Angela Su Wins AFPE Gateway to Research Award

The American Foundation for Pharmaceutical Education (AFPE) has presented the prestigious AFPE Gateway to Research Award to UConn School of Pharmacy student Angela “Ange” Su (Pharm.D. ’24).

Angela Sun

The Gateway to Research Award enables Bachelor and Pharm.D. students to participate in a research project supervised by the faculty. The scholarship allows students to gain an understanding of the importance of research by enabling them to apply knowledge to enhance their clinical skills.

Su will partner with Marie Smith, Pharm.D., FNAP, Assistant Dean for Practice and Public Policy Partnerships, and Dr. Henry A. Palmer Endowed Professor at the UConn School of Pharmacy – Department of Pharmacy Practice. They answered our questions below:

Research Project: A healthcare team’s interdisciplinary perspective on improving medication matching processes in the emergency department.

Research Objective: Identify process and system inefficiencies in medication reconciliation in the ED that may contribute to adverse drug events and avoidable hospital admissions, and (2) incorporate interdisciplinary perspectives to improve medication reconciliation processes in the ED to improve patient medication safety.

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Through a survey and focus groups, we will collect data to identify potential problem areas in the current medication matching processes in the ER of 2 hospitals. The participants in the study are several healthcare professionals and staff involved in medication matching in the emergency room – including nurses, prescribers (i.e. nurses, physicians and physician assistants), pharmacists, pharmacy technicians and interns and their managers. We expect our results to paint a picture of where the biggest problems lie in the current medication matching process and make suggestions for process improvement. Our goal is to identify workflow inefficiencies, improve patient medication safety, and avoid unnecessary doctor visits or hospitalizations due to adverse drug reactions.

Why was this study ultimately selected for this prestigious award?

There are two main aspects of the research study that caught the eye of the award selection committee:

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1. the issue of medication matching workflow in emergency departments has not been fully explored, and

2. The study includes the perspectives of multiple healthcare professionals, staff and managers responsible for medication reconciliation processes and medication safety.

What is medication reconciliation?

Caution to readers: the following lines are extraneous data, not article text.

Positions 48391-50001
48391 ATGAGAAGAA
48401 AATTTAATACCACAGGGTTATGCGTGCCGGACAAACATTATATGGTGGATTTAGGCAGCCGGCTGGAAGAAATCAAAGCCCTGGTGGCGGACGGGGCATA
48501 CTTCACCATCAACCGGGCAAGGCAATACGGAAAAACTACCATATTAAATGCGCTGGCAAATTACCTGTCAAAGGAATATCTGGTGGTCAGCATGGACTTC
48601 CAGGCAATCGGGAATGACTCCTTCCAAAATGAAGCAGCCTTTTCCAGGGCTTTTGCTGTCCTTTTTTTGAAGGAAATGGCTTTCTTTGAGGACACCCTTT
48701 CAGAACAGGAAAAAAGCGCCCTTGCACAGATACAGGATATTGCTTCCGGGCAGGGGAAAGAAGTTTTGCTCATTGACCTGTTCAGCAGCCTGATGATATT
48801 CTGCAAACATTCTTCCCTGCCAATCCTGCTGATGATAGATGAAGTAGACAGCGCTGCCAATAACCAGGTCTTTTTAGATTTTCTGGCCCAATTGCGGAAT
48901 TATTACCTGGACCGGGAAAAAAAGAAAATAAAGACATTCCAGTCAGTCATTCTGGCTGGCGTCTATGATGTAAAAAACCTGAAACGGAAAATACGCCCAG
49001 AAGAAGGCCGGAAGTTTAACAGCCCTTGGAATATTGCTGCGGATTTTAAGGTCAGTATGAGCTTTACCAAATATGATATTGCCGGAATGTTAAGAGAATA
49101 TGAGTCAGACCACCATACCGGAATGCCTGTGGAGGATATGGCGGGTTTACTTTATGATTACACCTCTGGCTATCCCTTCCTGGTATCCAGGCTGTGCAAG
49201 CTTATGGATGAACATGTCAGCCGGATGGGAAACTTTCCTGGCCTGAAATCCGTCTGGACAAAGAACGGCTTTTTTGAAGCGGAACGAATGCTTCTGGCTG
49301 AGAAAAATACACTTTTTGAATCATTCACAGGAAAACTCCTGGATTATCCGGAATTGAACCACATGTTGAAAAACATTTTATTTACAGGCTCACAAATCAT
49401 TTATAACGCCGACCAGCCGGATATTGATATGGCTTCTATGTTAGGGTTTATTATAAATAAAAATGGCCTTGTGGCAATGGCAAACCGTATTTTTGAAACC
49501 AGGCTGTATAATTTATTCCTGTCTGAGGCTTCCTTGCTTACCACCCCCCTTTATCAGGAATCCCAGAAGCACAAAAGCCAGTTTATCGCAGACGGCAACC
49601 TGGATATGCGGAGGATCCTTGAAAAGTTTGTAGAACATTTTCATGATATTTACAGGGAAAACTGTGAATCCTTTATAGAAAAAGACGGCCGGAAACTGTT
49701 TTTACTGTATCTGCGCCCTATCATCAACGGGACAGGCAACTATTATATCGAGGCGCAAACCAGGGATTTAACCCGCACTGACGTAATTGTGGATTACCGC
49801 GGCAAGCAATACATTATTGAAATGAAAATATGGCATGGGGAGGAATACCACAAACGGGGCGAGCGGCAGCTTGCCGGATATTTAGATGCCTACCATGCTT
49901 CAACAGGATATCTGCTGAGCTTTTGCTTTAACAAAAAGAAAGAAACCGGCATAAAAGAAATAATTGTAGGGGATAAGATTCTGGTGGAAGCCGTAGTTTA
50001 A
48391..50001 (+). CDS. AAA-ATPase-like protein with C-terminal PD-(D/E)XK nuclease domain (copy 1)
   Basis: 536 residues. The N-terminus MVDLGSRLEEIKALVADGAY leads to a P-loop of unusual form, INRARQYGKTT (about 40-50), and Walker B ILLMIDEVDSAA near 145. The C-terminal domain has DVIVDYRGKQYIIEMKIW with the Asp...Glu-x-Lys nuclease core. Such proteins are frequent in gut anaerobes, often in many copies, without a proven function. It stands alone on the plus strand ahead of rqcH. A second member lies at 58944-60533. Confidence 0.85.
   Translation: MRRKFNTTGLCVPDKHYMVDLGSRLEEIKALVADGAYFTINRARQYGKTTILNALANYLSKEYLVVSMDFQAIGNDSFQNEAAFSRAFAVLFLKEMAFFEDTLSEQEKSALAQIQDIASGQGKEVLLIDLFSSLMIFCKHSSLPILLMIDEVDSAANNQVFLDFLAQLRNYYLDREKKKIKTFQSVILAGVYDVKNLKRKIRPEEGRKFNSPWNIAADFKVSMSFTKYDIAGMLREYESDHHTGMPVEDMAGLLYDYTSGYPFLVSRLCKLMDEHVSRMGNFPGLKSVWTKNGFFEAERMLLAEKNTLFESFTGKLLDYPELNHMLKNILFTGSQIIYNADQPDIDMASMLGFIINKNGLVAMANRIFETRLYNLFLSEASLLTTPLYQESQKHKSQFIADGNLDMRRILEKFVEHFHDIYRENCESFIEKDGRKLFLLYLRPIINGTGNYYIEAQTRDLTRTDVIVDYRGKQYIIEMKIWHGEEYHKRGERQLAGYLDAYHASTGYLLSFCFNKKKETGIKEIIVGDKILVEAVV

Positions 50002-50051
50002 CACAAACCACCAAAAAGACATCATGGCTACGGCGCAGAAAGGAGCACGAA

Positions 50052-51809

A patient may come into the emergency room with a bag full of medications or with a list of multiple medications they take at home. Medication reconciliation is a process to ensure that a patient’s medication list is as current as possible. This list should include all medications the patient takes at home – prescription, over-the-counter, herbal, dietary supplements – from multiple prescribing physicians and multiple pharmacies.

Once this comprehensive medication list is established, there is a process to resolve any discrepancies between the patient’s home medication list and the lists in the patient’s medical, hospital, or pharmacy records. Performing a medication reconciliation can vary greatly in different emergency departments and there are often opportunities to improve the process. This is especially true as ED medication matching workflows are urgent and rely on coordinated communication between multiple healthcare professionals.

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By incorporating interdisciplinary perspectives, we are able to identify areas for workflow and process improvements to avoid adverse drug events and medication errors, as well as unnecessary hospitalizations associated with such drug therapy issues.

How does this research play out in the larger world of pharmacy outside of school?

It is estimated that adverse drug events cause approximately 1.3 million emergency room visits and 350,000 hospital admissions each year. Therefore, it is important that patients in emergency departments receive a thorough medication review before receiving treatment or being admitted to the hospital. Because emergency rooms are such busy places, we want to explore how we can ensure that the medication review workflow is efficient and effective to ensure safe medication use.

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